Viral Loop: From Facebook to Twitter, How Today's Smartest Businesses Grow Themselves
Adam L. Penenberg
Format: PDF / Kindle (mobi) / ePub
"Adam Penenberg's lively book opens a window to all of our futures..."
--Ken Auletta, author of Googled: The End of the World as We Know It
"If you want to understand all things viral, this is the place to start. Penenberg's reporting gives us a ringside seat for some of the biggest viral success stories in history, from Tupperware to Ning."
--Dan Heath, co-author of Made to Stick: Why Some Ideas Survive and Others Die?
"One of the most astounding things about the Web age is how the best advertising is often no advertising at all. Penenberg masterfully explains how this works with case studies of products that were designed to spread. Every product can use a dose of this technique; this is the book to get to learn how."
--Chris Anderson, author of Free: The Future of a Radical Price
"In tight, engaging prose, Adam captures the essence of the ever-scaling power of the virus. It's not just for geeks anymore."
--Seth Godin, author of Tribes
"Penenberg discovers the perpetual motion machine for business and marketing... Buy this book. Catch a virus. Make a fortune."
"Penenberg has unlocked the secret to the most successful digital businesses. An indispensable read."
--Robert Safian, Editor-in-Chief, Fast Company
"Instead of entrusting your business to a guru with an agenda and a ghostwriter, you should be turning to a pro journalist like Adam Penenberg, who understands the way media and money interact, has the critical faculty to engage with these phenomena in an unbiased fashion, and the technical facility to explain them to you in an entirely engaging, informative, and actionable way."
--Douglas Rushkoff, author of Media Virus and Life Inc: How the world became a corporation and how to take it back.
Here's something you may not know about today's Internet. Simply by designing your product the right way, you can build a flourishing business from scratch. No advertising or marketing budget, no need for a sales force, and venture capitalists will flock to throw money at you.
Many of the most successful Web 2.0 companies, including MySpace, YouTube, eBay, and rising stars like Twitter and Flickr, are prime examples of what journalist Adam L. Penenberg calls a "viral loop"--to use it, you have to spread it. After all, what's the sense of being on Facebook if none of your friends are The result: Never before has there been the potential to create wealth this fast, on this scale, and starting with so little.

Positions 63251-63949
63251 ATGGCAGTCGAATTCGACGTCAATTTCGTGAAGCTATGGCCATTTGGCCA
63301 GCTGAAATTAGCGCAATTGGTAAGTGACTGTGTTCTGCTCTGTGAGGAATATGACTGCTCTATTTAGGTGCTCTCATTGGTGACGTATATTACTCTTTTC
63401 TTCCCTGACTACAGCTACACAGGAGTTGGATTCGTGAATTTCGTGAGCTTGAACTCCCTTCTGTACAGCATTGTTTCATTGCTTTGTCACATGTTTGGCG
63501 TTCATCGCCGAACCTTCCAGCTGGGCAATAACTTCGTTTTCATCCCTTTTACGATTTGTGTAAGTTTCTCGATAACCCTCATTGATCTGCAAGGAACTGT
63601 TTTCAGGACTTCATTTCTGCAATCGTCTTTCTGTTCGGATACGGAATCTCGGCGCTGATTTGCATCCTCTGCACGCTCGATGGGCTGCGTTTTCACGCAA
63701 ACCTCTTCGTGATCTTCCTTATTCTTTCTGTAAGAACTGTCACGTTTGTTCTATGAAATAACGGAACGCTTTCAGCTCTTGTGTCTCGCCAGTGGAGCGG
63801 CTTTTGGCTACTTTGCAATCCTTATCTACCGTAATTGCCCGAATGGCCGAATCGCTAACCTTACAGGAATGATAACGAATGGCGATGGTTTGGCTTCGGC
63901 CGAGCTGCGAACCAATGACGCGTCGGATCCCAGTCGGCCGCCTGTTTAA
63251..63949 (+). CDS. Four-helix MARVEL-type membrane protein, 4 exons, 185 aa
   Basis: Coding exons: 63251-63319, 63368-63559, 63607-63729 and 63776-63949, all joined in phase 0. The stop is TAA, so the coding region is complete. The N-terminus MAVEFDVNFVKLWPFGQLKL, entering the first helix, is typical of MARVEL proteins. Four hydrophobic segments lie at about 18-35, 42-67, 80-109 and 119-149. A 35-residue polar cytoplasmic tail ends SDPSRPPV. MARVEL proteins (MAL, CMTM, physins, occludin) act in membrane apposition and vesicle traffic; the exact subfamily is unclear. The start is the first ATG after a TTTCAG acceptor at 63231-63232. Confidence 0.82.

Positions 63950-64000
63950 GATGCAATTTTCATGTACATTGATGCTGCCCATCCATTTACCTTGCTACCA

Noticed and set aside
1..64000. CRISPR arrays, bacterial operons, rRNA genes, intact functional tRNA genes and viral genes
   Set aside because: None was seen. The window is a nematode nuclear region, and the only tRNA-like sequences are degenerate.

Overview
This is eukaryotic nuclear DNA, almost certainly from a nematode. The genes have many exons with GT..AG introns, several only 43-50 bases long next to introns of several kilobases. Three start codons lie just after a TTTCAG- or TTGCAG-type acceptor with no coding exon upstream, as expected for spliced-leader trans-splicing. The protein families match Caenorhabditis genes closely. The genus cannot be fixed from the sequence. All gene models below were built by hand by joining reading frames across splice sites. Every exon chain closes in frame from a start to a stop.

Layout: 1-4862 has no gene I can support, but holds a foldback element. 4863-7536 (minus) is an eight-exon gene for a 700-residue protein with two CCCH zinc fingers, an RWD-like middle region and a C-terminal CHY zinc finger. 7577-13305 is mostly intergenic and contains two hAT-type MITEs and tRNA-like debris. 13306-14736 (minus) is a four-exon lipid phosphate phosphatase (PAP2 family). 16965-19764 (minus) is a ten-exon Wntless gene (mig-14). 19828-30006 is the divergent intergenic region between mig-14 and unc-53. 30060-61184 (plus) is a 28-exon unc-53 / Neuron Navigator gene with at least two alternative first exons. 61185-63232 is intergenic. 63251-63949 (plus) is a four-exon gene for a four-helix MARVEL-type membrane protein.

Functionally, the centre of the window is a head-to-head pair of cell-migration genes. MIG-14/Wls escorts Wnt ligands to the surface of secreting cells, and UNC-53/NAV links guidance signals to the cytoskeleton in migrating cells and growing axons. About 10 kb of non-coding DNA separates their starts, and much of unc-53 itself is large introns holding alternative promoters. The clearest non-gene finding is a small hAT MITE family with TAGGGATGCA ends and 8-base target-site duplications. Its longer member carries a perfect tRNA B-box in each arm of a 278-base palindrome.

In this game-changing must-read, Penenberg tells the fascinating story of the entrepreneurs who first harnessed the unprecedented potential of viral loops to create the successful online businesses--some worth billions of dollars--that we have all grown to rely on. The trick is that they created something people really want, so much so that their customers happily spread the word about their product for them.
All kinds of businesses--from the smallest start-ups to nonprofit organizations to the biggest multinational corporations--can use the paradigm-busting power of viral loops to enable their business through technology. Viral Loop is a must-read for any entrepreneur or business interested in uncorking viral loops to benefit their bottom line.
BOOM, BUST, AND BEYOND ] All of this was made possible by the advent of a fast, efficient mode to disseminate content, which arose from a deep, almost perilous crash, a cycle of failure that created the world we live in today. The pattern starts with a new technology that is greeted by equal parts ardor and ire. As the past two centuries have shown, great technological innovations—railroads, telegraph, telephone, electricity, cars, radios, the personal computer—first overcome skepticism, take
attempting to monetize a tiny fraction, charging $13.99 a year (or $4.99 a month) for a premium subscription. This gains you access to “content you can use for expression, which has value,” Spiradellis says. For example, a subscriber can insert his head on one of the characters and send it out as an e-card to all of his friends, or post it on his MySpace page. Even nonsubscribers can do that, which is what 12 million people did with the Obama-McCain Time for Some Campaignin’ video. “Traditional
were socially tied to everybody else. “If they had just made that one change, [Facebook] might not be here today.” A more modernday example of a company that has had major hiccups along the way is Twitter, which at its core confronts a similar computation challenge to the one that brought Friendster to its knees. While a heavily trafficked site like Yahoo burns bandwidth by serving up millions of webpages and images, it faces a known and predictable scaling equation. Social networks engage in
the company to his Palo Alto landlord—and went on a hiring binge. Because Thiel’s ultimate plan was to create a Web-based currency to undermine government tax structures, which would require taking on powerful interests like commercial banking, the cofounders sought people a lot like them: hypercompetitive, well-read, multilingual workaholics who had, above all, a proficiency in math and an aversion to authority. At first they hired from within their own “concentric circles,” as Thiel described
site was a money loser. In 2000 YouthStream Media Network bought it for $125 million in stock and promptly shut it down. The one thing of value it retained was a patent: no. 6,175,831, “method and apparatus for constructing a networking database and system,” which Weinreich was awarded in 2001. The patent covers the software platform for an online service that enables users to build relationship networks, that is, the viral invitation system that goes to the heart of online social networking.